I was very excited by the first barrel-aged beer I got to blend with Tom down at Loophole: Salt Water Stout Porter in bourbon barrels. I learnt a lot through that process and was really happy with what we sent to pack. We brewed a dark fruited sour for International Women's Day this year with a couple of my favourite female colleagues at Shapeshifter; it was complex and jammy and something completely different to our normal wheelhouse.
I think those would be my top three, but I couldn’t give you an absolute favourite.
What's your single favourite ingredient to use in beer?
Are barrels considered an ingredient? Barrels!
Although there are a lot of unknowns when using barrels and it can be somewhat risky, some of my favourite days in the brewery have been tasting and blending barrels. The results are sometimes surprising and almost always delicious. Given it takes a little more time than your standard ale, it’s not something we get to use often just from a business standpoint, so it always seems like a special treat.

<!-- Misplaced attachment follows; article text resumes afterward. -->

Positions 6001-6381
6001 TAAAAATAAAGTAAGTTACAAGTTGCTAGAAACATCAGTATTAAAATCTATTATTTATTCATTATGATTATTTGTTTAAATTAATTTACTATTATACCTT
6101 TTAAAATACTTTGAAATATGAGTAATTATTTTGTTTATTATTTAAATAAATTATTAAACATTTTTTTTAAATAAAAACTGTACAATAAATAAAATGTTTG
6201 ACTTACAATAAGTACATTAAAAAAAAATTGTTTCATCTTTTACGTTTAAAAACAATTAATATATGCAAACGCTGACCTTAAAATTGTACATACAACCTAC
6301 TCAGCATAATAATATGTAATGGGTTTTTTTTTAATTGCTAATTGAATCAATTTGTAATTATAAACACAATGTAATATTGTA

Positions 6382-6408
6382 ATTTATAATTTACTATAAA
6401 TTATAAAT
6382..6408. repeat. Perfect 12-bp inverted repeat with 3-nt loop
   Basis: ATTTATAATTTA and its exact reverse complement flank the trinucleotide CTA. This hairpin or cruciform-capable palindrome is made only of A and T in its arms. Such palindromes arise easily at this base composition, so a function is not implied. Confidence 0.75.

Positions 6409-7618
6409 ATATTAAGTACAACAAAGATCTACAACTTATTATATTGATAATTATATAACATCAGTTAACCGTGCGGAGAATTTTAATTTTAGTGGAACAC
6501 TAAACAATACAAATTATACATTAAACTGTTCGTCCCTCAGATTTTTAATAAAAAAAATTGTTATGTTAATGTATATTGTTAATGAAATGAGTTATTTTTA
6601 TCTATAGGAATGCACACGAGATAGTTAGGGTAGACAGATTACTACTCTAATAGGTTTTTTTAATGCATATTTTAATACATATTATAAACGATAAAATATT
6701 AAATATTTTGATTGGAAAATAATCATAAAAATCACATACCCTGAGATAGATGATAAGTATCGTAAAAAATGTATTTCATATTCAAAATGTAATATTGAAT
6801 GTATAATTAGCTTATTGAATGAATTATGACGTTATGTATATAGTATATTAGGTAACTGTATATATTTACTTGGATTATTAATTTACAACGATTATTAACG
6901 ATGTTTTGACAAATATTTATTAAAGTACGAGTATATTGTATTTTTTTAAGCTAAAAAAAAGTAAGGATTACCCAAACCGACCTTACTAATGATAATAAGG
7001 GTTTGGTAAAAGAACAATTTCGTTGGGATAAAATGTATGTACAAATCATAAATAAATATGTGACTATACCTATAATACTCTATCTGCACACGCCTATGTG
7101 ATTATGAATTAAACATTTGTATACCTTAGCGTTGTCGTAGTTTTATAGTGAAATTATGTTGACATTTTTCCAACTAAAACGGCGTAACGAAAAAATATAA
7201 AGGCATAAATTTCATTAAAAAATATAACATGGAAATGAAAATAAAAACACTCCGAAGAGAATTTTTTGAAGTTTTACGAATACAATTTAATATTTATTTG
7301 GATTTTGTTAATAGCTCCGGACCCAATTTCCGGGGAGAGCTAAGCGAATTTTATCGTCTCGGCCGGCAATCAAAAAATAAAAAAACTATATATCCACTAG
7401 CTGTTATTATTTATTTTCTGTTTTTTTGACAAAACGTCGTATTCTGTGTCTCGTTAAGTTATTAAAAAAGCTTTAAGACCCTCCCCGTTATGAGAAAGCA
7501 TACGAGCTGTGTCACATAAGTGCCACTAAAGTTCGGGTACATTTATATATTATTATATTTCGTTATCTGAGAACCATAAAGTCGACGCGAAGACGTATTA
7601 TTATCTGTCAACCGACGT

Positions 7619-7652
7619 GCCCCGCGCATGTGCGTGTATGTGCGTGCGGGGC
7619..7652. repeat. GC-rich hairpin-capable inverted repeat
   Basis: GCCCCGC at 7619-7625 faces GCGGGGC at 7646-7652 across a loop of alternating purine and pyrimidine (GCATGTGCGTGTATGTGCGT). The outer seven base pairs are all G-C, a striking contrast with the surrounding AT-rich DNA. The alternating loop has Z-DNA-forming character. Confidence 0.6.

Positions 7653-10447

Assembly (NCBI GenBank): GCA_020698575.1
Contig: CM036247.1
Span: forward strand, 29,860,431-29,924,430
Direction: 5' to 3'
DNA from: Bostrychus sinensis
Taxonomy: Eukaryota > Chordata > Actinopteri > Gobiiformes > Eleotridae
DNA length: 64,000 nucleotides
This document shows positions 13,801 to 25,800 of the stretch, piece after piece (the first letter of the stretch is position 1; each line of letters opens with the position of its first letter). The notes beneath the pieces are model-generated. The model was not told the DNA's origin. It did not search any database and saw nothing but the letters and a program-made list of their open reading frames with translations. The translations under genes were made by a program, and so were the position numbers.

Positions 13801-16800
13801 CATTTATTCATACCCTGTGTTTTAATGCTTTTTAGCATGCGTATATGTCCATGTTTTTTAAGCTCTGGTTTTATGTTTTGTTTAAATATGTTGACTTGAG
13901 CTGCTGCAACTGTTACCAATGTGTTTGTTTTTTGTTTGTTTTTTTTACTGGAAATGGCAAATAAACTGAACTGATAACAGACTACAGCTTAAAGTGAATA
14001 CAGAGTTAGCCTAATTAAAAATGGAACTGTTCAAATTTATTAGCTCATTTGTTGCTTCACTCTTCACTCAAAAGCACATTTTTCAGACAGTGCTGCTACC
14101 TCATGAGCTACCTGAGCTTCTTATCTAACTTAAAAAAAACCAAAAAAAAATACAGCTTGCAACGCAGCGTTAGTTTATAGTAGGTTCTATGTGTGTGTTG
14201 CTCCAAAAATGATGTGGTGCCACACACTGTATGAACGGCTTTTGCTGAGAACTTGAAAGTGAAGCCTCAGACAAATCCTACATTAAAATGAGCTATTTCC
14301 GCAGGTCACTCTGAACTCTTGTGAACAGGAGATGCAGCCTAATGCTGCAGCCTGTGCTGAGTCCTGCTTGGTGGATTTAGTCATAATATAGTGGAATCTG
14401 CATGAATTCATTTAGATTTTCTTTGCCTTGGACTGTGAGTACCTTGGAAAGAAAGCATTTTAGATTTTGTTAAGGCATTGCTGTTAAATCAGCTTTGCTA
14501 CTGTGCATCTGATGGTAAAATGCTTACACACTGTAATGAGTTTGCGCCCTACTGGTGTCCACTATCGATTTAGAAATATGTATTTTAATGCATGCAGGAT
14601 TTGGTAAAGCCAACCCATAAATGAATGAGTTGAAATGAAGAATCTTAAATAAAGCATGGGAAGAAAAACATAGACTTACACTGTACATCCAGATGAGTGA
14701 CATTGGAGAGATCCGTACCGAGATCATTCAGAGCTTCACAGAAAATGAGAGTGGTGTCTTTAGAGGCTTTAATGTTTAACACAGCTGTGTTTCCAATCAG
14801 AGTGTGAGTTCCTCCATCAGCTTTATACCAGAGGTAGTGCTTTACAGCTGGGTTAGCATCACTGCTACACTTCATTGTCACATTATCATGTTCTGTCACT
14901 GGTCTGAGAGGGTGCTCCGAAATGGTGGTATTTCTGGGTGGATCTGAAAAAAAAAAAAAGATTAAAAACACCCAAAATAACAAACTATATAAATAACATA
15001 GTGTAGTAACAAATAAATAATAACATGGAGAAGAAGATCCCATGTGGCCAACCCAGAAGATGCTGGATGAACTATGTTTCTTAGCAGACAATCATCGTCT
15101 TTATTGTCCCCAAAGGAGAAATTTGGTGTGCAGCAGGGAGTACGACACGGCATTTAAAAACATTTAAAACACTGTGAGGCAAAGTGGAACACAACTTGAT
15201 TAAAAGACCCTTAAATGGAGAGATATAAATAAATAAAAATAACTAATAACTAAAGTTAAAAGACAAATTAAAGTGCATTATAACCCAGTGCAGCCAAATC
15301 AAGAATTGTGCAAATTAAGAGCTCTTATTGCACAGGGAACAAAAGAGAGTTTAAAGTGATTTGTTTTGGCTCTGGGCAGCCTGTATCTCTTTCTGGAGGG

Are there any beers you’ve brewed that might have been better left on the drawing board?
I brewed a Christmas cake red ale, 20 kilogram of Lions Christmas Cake in the mash, along with a spice mix and orange peel in the boil. It wasn’t terrible, but wasn’t that popular so I probably could have left that one on the drawing board.
If you could do a guest stint at any brewery(s) in the world, which would it be and why?
Cantillon, 3 Fonteinen or Rodenbach. Something spontaneous, barrel or foeder-aged and steeped in tradition.
I went to a masterclass with the barrel master from Firestone Walker at Carwyn Cellars a few years back, that was pretty inspiring.